This section is from the book "Edmund Dulac's Fairy Book", by Edmund Dulac. Also available from Amazon: Edmund Dulac's Fairy-Book: Fairy Tales of the Allied Nations (Illustrated Edition).
'I do not think you believe there is such a place,' replied the tortoise, who had seen a twinkle in Urashima's eye. 'Yet I assure you it exists, but a long way off - right down at the bottom of the sea. If you would really like to see Rin Gin, I will take you there.'
'That is very kind of you,' said Urashima with a polite bow, which pleased the tortoise greatly; 'but I am only a man, you know, and cannot swim a long way under the sea like a tortoise.'
But the little creature hastened to reassure him.
'That's not at all necessary,' it said. 'I'll do the swimming and you can ride on my back.'
Urashima laughed. The idea of his riding on the back of a tortoise that he could hold in his hand was funny, and he said so.
'Never mind how funny it is,' said the tortoise; 'just get on and see.' And then, as Urashima looked at it, the tortoise grew and grew and grew until its back was big enough for two men to ride upon.
'What an extraordinary thing!'exclaimed Urashima. 'Right you are, friend tortoise, I'll come with you.' And with that he jumped on.
'That's better,' said the tortoise; 'now we'll be off. Hold tight!'
The next moment the tortoise plunged into the sea, and dived down and down until Urashima thought they would never be able to reach the surface again in a thousand years. At last he caught sight of a land below them, shining all green with the filtered sunlight; and now, as they took a level course, he could make out the towns and villages below, with beautiful gardens full of bright flowers and waving dreamy trees. Then they passed over a vast green plain, at the further side of which, in a village at the foot of high mountains, shone the splendid portals of a magnificent palace.
'See!' said the tortoise, 'that is the entrance to Rin Gin. We shall soon be there now. How do you feel?'
'Quite well, thank you!' And indeed, when Urashima felt his clothes he found they were quite dry, which was really not so surprising because, as he was borne swiftly through the water, there was all the time a space of air around him, so that not only was he kept quite dry, but he could breathe quite easily.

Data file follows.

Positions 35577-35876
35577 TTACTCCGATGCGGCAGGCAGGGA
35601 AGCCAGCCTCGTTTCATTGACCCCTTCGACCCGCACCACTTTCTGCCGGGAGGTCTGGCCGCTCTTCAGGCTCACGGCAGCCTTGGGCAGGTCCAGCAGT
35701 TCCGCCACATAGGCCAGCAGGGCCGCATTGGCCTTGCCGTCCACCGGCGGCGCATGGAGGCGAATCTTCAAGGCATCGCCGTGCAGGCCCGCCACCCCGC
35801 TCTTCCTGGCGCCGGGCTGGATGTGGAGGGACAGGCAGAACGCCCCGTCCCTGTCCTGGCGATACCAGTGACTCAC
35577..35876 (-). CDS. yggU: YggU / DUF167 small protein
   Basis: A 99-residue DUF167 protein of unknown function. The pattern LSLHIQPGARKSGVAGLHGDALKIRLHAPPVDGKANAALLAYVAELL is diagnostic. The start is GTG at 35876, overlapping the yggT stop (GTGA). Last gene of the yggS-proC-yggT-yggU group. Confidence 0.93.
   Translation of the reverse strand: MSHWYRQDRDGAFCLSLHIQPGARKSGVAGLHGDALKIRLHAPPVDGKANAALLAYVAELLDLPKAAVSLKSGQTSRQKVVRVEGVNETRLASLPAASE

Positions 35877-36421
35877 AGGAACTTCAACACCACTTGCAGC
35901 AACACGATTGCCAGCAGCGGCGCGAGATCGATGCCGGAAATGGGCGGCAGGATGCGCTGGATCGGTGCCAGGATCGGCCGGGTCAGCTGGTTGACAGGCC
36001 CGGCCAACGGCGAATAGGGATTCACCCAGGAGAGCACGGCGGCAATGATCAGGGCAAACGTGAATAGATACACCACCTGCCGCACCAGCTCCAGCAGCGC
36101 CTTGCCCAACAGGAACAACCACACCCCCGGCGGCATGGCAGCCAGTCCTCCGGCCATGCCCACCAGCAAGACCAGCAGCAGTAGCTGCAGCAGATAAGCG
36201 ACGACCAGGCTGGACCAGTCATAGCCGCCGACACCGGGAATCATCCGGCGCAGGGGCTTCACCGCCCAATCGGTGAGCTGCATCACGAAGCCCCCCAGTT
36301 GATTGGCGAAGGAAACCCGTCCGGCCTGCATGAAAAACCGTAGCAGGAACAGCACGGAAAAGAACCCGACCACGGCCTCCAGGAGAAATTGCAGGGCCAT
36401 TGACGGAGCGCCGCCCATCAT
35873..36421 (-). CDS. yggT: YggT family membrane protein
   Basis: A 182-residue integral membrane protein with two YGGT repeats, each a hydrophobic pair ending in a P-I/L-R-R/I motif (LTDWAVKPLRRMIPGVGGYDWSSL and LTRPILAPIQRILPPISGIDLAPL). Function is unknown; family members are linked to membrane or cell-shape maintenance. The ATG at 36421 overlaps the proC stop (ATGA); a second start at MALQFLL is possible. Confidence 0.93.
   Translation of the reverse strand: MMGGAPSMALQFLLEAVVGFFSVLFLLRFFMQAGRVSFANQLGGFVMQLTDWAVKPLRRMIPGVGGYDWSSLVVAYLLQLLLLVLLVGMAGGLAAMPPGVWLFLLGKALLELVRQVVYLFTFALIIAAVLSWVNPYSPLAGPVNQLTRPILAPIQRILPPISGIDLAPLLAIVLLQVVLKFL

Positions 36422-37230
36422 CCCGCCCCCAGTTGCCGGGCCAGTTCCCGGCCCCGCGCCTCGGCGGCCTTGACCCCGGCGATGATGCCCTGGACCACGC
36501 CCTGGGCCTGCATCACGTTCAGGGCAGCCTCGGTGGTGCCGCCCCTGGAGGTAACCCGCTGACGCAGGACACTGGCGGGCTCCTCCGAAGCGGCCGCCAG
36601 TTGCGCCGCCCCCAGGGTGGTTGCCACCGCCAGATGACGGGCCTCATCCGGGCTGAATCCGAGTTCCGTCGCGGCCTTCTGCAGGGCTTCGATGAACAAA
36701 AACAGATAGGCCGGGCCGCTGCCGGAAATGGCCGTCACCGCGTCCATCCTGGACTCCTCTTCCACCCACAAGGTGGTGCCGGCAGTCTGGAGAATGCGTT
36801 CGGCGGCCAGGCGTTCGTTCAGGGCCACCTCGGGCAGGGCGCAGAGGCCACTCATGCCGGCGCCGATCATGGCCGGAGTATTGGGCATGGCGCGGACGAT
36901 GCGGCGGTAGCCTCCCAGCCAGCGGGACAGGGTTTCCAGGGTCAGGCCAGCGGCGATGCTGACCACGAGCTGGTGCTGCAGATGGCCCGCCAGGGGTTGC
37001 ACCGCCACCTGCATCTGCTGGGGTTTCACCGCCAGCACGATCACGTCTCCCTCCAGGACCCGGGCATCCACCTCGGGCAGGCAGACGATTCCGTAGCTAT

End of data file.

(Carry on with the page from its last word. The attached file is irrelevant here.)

When they drew nearer to the great gate, Urashima could see beyond it, half hidden by the trees, the shining domes of the palace. It was indeed a magnificent place, unlike anything ever seen in the lands above the sea.
Now they were at the great gate, and the tortoise stopped at the foot of a flight of coral steps and asked him to dismount.
'You can walk now, Urashima'; and it led the way. Then the gatekeeper - a royal sturgeon - challenged them, but the tortoise explained that Urashima was a mortal from the great kingdom of Japan, who had come to visit the Sea King, and the gatekeeper immediately showed them in.
As they advanced, they were met by the courtiers and officials. The dolphin, the bonito, the great cuttle-fish, the bright-red bream; and the mullet, the sole, the flounder, and a host of other fishes came forward and bowed gracefully before the tortoise; indeed, such homage did they pay that Urashima wondered what sway the tortoise held in this kingdom beneath the sea. Then, when the visitor was introduced, they all cried out a welcome. And the dolphin, who was a high official, remarked, 'We are delighted to see so distinguished a stranger from the great kingdom of Japan. Welcome to the palace of the Dragon King of the Sea!'